Many of us are making plans for the 22-23 school year. Often student and teacher voice is absent from these planning sessions. This really puts us in the danger zone when those closest to the work are not a part of building the plans. The most important insights and perspectives come from the people in our classrooms every day.
While our teachers enjoy must deserved time away from the school setting this summer, we need to create plans that are both loose and tight. We must be firm about our values and the direction we are going while being loose about the methods we will use to get there. And we must plan for input upon the return to school. No one wants to feel like a robot or a cog in a wheel. Sometimes, in the name of implementing plans and programs with fidelity, we lose sight of the people implementing the work and the incredible assets and expertise they bring to the table. What the research says is important. What professional voices have to say is important. These can inform our plans but not drive our plans. There is a key difference between informing and driving. It’s why I prefer the term “data-informed” versus “data-driven.”
There are many teachers fleeing our profession. For many reasons. Many understandable reasons. More money. More flexibility to name a few. But there are other reasons that are harder to describe and more difficult to confront. Mainly, people often leave bosses not jobs. Often, those with authority are creating plans and giving those plans to teachers without involving them in the planning and decision-making. Sure, sometimes this is necessary, but often it does not need to be this way. What ends up happening is these ambitious plans meant to grow student achievement and deepen learning in our schools become unwieldy and difficult to implement at the classroom level.
Plans often address what we will do but not what we will stop doing. So more means more means more…and suddenly, everything feels important and therefore nothing is important. We can’t do it all, and we can’t do it all with the same gusto. Sometimes, we don’t even realize this is happening to our teachers because we have a culture of compliance. So, like any person would, staff will ensure that those impossible plans are being followed on walk-through days and during evaluations. They will say the right things in meetings, and then suffer in private dialogues with trusted colleagues or in silence.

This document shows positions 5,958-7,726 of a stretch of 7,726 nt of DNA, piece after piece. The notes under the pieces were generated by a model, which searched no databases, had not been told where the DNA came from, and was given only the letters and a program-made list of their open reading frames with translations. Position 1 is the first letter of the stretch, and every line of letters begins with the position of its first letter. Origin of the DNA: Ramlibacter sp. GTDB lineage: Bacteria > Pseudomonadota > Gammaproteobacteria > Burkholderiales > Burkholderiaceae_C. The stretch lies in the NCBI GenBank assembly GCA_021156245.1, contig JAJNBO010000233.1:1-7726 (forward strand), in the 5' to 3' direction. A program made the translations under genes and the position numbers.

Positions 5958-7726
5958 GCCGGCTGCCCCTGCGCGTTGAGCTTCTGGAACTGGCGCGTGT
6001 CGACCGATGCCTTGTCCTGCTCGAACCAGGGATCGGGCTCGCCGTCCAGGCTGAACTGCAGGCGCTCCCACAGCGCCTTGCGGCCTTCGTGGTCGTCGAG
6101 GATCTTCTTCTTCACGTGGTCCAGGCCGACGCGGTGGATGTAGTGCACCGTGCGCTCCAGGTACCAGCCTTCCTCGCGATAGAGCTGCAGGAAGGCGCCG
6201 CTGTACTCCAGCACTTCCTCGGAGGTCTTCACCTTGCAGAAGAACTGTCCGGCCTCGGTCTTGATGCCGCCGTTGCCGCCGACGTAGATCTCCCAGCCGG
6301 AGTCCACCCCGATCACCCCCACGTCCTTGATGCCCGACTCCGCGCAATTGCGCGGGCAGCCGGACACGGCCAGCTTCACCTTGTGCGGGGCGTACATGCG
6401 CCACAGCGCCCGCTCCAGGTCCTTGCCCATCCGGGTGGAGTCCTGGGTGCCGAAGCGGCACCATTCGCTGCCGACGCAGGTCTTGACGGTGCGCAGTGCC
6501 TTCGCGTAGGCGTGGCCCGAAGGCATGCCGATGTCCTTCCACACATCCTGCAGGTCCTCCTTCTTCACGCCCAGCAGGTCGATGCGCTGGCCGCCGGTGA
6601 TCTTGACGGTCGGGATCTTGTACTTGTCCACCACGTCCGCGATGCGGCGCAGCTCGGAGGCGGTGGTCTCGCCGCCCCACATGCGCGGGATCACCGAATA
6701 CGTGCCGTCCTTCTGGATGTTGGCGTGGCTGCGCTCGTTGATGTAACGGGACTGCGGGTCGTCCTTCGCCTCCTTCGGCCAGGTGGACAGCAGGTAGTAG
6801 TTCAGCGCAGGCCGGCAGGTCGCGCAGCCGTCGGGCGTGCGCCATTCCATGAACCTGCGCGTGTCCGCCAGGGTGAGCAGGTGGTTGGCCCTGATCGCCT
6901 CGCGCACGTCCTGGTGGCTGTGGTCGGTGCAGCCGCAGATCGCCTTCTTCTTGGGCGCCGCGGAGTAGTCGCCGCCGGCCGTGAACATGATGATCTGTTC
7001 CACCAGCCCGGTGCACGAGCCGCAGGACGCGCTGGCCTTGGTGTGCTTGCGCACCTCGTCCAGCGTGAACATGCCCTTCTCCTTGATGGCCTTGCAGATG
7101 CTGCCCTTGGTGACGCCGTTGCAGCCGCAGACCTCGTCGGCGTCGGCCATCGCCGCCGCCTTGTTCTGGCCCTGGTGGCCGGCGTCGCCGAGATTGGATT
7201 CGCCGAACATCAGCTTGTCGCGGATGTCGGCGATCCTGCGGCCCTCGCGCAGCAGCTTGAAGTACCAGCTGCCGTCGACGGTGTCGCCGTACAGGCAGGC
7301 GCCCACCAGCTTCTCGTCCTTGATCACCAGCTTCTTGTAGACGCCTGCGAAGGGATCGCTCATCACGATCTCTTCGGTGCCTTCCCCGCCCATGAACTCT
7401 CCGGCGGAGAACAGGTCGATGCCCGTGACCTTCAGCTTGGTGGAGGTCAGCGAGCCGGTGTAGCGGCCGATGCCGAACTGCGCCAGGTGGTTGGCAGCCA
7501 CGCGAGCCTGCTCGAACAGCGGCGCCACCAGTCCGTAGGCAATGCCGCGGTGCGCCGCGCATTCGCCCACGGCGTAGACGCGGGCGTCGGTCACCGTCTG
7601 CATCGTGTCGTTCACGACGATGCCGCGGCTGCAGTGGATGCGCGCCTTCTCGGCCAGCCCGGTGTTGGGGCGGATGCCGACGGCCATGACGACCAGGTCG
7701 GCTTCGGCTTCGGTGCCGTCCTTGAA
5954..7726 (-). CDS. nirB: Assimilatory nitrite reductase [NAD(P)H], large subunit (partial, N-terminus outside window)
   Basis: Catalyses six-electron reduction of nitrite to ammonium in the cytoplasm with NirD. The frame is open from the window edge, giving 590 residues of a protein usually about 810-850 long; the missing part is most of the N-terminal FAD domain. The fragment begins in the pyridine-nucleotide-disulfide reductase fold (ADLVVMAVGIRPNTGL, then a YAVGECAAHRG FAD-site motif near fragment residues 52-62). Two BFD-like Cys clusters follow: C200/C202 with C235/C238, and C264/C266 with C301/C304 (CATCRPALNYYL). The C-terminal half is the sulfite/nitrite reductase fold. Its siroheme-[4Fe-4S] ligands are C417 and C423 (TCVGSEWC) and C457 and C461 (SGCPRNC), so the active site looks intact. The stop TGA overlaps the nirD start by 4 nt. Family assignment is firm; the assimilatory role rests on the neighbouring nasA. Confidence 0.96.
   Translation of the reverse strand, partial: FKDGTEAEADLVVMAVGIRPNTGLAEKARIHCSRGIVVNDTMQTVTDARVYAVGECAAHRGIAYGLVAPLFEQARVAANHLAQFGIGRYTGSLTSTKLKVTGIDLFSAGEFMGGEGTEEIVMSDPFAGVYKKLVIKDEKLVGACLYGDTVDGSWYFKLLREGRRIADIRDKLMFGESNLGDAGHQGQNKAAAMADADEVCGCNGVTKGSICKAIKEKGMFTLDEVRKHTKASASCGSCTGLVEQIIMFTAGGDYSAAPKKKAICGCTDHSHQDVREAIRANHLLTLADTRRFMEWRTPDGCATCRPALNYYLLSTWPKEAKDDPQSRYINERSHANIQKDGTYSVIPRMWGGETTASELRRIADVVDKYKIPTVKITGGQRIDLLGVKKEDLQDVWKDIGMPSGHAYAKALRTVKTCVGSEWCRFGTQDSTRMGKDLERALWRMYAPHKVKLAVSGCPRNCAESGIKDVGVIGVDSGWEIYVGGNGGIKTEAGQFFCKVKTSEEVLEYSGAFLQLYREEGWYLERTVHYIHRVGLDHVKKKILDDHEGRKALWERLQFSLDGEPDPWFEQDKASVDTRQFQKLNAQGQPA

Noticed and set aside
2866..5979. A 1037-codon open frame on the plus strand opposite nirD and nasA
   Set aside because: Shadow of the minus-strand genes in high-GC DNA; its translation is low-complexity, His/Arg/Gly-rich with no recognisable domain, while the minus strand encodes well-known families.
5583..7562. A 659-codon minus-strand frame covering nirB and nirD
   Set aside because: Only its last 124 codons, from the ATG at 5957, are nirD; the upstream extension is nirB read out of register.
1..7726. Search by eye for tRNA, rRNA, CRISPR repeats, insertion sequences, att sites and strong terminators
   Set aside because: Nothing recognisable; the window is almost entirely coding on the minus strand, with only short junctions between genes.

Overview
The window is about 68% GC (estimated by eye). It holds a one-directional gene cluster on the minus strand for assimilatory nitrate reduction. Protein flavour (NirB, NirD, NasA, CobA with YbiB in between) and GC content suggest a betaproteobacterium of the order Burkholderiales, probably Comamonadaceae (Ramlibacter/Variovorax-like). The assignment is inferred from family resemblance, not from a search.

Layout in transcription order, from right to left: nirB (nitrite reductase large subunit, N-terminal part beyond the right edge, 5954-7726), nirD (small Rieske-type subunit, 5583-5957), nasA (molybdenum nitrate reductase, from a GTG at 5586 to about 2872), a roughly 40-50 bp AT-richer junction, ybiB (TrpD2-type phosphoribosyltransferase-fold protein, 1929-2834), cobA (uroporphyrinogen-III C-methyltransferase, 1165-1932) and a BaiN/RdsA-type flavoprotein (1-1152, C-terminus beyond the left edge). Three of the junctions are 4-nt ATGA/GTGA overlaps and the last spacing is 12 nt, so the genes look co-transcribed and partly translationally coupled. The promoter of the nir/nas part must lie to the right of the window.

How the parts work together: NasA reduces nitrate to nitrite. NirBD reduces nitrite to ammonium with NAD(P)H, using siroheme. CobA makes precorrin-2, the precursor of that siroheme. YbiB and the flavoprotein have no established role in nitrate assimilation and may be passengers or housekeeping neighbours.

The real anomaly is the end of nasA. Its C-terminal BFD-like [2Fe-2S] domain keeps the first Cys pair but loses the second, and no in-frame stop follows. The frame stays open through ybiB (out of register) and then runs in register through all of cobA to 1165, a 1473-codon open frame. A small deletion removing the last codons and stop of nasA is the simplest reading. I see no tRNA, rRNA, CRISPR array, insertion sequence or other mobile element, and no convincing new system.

It’s easy to walk around a school and criticize teachers for leading compliance-only focused classrooms. What’s harder is confronting the reality that we, ourselves, are the ones creating this kind of culture in our schools. It’s easy to criticize teachers for not speaking up in meetings or not implementing plans with fidelity. What’s difficult is asking ourselves if we are creating the kind of psychological safety needed to share in authentic, honest ways. What’s difficult is asking ourselves whether our plans are the right plans.
Any successful change efforts I’ve been a part of had students, teachers, and community members at the table. We need to get comfortable putting thoughts/ideas in front of people before they are fully developed and ask for input. The plans get smarter and more practical with students and teachers at the table. Now, it might make things a little harder on the front end. It might feel more messy. It might take a bit more time, but the plan gets better and implementation drastically improves.
People want to be a part of something bigger than themselves. They want to feel like their work matters. Their voice matters. They want to be a part of work that matters in a deep way. They want their time respected and rewarded. We all do. People want to be successful. No one shows up up to work trying to do a bad job. As Dr. Deming has said in so many words, 96% of problems are a result of the system with only 4% belonging to the worker. So let’s stop blaming educators. Instead, let’s involve educators in the process for making changes to the system.
If nothing else, let’s not forget what we all know to be true as educators. The person doing the doing is the person doing the learning. Every time we work out all of the details for people and just give it to them, we’ve taken learning away from them.
As we reflect upon ways we will grow and develop as leaders this school year, I encourage us to do the following:
- Put plans in front of groups of teachers and students and gather feedback before finalizing. But only do this if you truly mean it and your plan isn’t fully developed. We all can tell when we are asked for “feedback” on something that is already a done deal. Additionally, be open to plans that you didn’t come up with but people brought to you.
- Admit when you don’t know something or are struggling with something. Do this publicly…in front of other people. When it comes to vulnerability and creating a culture of authentic, honest dialogue, great leaders go first. They model being deeply human in front of other people. Then, learn from others. Lean on others. Involve others in solutions.
- Look for and listen for a focus on compliance where it’s not needed. Of course, we need safe and orderly school environments. We need rules. But just as you hear kids asking teachers in classrooms, “How many paragraphs does this need to be? Is this what you wanted?” If we have teachers coming to leaders with questions that sound like that when they don’t need to, that’s information about the culture we have in place. We must make space for people to use their voices, share their perspectives, and approach work in ways that feel empowering.
Instead of blaming teachers, let’s do the hard work of examining ourselves as leaders. Examine our practices. Examine our systems. And work with educators, students, and our community to build better systems. Our kids deserve it.
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